Dow Dives 179 Points While Google and Lululemon Grab Headlines
1. Awful December jobs report still haunting markets
Dude, where are my jobs? The god-awful employment report was ripe in investors' minds Monday, driving the market sell-off. According to Goldman Sachs, the number of workers stuck at home because of the winter apocalypse weather was more than 130,000 more than usual in December. Still, 74,000 new workers in a month is bad.
Why does the employment number matter? Markets had enjoyed an average of more than 190,000 new jobs added since September. Suddenly we're served this big potato in December. A strong employment base is crucial for the American economy, since most dollars spent in this country are from consumers. If consumers aren't making money, it's a major threat for long-term corporate profits.
But the Federal Reserve said the economy was improving, right? That's why this was so scary. The Federal Reserve already moved in December to reduce stimulus, since the economy seems to be progressing well. Investors were still audibly and nervously gulping on Monday in remembrance of the very bad employment report from last week.
It's getting hot in here, because Google just dropped $3.2 billion in cash for Nest -- the company behind the cool digital thermostat maker that your friends with technology-savvy parents own.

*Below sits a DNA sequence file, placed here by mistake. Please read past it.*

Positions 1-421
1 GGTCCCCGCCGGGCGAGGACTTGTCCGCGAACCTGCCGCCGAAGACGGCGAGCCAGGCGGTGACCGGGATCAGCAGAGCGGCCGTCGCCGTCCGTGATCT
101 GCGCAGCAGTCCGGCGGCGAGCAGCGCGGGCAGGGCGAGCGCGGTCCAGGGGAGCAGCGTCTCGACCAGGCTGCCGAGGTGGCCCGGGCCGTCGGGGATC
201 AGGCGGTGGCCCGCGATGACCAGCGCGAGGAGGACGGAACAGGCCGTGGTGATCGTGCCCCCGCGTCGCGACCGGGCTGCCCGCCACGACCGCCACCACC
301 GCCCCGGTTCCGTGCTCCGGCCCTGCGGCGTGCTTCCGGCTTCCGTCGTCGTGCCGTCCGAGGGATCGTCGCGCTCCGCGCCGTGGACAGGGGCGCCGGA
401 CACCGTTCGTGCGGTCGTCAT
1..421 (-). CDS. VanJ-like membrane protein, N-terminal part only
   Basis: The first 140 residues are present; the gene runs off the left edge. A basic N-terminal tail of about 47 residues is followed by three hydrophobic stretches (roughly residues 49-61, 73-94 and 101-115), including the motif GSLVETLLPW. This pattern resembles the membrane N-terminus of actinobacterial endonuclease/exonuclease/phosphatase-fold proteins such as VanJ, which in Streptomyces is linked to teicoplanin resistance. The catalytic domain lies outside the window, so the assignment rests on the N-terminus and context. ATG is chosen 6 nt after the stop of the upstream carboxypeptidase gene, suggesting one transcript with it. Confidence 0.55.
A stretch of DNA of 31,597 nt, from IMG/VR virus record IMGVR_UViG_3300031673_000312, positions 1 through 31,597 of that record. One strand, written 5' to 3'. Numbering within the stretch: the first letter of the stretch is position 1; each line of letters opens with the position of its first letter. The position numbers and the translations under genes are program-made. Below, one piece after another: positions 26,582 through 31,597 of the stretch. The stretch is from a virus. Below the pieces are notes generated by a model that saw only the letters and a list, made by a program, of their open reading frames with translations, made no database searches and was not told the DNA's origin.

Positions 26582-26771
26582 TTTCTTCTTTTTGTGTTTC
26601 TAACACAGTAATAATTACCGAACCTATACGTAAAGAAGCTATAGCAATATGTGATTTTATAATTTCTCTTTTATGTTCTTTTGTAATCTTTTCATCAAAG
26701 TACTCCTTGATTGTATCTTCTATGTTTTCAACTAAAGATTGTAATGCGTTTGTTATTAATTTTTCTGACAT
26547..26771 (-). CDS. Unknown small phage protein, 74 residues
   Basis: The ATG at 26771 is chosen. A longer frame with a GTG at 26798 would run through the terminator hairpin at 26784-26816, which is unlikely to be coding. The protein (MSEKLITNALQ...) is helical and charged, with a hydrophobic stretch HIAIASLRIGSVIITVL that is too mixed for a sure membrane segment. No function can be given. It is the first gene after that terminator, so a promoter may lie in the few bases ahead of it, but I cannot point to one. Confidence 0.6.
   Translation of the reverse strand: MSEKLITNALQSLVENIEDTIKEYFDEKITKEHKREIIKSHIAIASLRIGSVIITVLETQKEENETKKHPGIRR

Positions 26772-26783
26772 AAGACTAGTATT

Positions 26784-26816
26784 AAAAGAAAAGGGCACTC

Thanks for the heads-up. Yoga-pants giant Lululemon warned investors ahead of time that its earnings report is not going to look good, cutting its revenue expectations from the last quarter of 2013 from $541 million to $518 million -- and the stock dropped nearly 17% for its worst day since last June.
- Retail sales numbers
- Earnings: JPMorgan Chase, Wells Fargo
The article Dow Dives 179 Points While Google and Lululemon Grab Headlines originally appeared on Fool.com.Fool contributors Jack Kramer and Nick Martell have no position in any stocks mentioned. The Motley Fool recommends Goldman Sachs, Google, lululemon athletica, and Wells Fargo and owns shares of Google, JPMorgan Chase, and Wells Fargo. Try any of our Foolish newsletter services free for 30 days. We Fools don't all hold the same opinions, but we all believe that considering a diverse range of insights makes us better investors. The Motley Fool has a disclosure policy.
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